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Single sign out without single sign on using http headers Disclosure Number: IPCOM000224080D
Publication Date: 2012-Dec-06
Document File: 3 page(s) / 21K

Publishing Venue

The Prior Art Database


Disclosed is a method that allows a user to log out of multiple related websites with one logout action.

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Single sign out without single sign on using http headers

Company intranets contain systems from many different vendors that may have different methods of authentication. It is not always feasible to use a single sign on mechanism, for example, when the systems require separate Lightweight Directory Access Protocols (LDAPs) with separate user IDs. Currently, without single sign on, there is not an easy way for the user to sign out of everything they have signed into. It is easy for a user to log in to five different applications and then forget to log out of one of them. Even when single sign on is available, logging out of one application may not log out of all applications. Single sign-off or single sign-out is not achieved.

Some prior art exists in the area of multiple site log out. One method requires a separate "login server" to maintain a list of affiliated sites as well as how to log out of those sites. The role of the login server is to perform the actual login and log out on behalf of the user. This prior art is also designed to work with cookie-based authentication mechanisms. Another method requires pluggable modules that understand how to log into and out of different services. This method requires knowing exactly how each service does its authentication. A third method requires the use of a browser plugin to log out the user from all authenticated sessions; this approach is not cross-browser friendly.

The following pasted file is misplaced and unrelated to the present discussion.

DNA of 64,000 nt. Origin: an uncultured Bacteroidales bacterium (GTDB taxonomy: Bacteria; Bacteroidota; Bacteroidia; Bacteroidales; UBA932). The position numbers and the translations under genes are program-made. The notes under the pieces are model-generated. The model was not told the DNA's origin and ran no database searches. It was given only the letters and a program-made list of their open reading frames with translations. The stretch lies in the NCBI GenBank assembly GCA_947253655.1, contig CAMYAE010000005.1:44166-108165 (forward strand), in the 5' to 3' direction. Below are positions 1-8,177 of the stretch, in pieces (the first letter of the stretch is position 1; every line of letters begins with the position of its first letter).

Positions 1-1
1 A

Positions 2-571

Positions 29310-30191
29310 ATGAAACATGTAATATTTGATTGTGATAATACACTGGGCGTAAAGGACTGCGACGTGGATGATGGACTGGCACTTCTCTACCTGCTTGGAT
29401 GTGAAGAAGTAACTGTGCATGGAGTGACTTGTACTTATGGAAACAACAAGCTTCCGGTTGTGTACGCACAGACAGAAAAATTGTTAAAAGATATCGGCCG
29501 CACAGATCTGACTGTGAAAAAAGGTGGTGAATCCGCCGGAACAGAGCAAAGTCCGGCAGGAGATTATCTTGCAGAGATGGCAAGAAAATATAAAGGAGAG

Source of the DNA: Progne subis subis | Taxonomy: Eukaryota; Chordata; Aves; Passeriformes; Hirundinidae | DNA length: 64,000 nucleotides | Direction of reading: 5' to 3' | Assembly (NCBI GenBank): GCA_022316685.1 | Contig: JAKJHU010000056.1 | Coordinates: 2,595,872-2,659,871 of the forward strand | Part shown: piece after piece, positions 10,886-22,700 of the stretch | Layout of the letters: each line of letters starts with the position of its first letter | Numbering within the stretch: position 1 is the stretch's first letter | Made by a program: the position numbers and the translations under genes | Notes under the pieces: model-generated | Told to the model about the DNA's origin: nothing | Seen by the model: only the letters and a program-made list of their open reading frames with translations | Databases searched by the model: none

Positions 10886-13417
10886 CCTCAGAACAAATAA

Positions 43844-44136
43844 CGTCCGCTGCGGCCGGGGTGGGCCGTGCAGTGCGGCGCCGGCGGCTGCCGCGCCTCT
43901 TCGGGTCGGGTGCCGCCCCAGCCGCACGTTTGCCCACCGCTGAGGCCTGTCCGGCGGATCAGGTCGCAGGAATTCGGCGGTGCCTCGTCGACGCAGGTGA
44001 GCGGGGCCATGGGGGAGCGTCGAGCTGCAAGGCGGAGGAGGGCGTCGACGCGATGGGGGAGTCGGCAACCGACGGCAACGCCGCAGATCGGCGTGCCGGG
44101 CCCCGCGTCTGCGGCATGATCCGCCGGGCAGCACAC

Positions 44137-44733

The invention is a device that is easily retrofitted onto existing web applications. In some cases, this can be done with modifications to configuration in a Hypertext Transfer Protocol (HTTP) server to add headers. In many cases, logout functionality can be retrofitted onto existing web applications simply by configuring redirects at the HTTP server. Even in the most complex cases, the solution only requires a single servlet, Common Gateway Interface (CGI) or other server process to be added to an existing application implementing logout functionality.

If implemented by browsers and web servers, it is a cross-browser way to perform a multiple site logout. This may be a strategic advantage to a browser technology in gaining market share especially among corporate customers for whom data security is especially important and where single browser solutions may be mandated for certain applications, but there is also nothing technically preventing the invention from working across all types of browsers.

This invention only logs the user out of related websites (e.g., intranet sites that are linked in some manner). This allows the user to continue working in other unrelated sites. For instance, the user may continue to work on personal matters on their personal email account and remain assured that all work accounts have been signed off. The standard would not necessarily have to be adopted by a standards board before it could be put into implementation.

On a general request, the HTTP server simply returns an "Allowed-Logout-...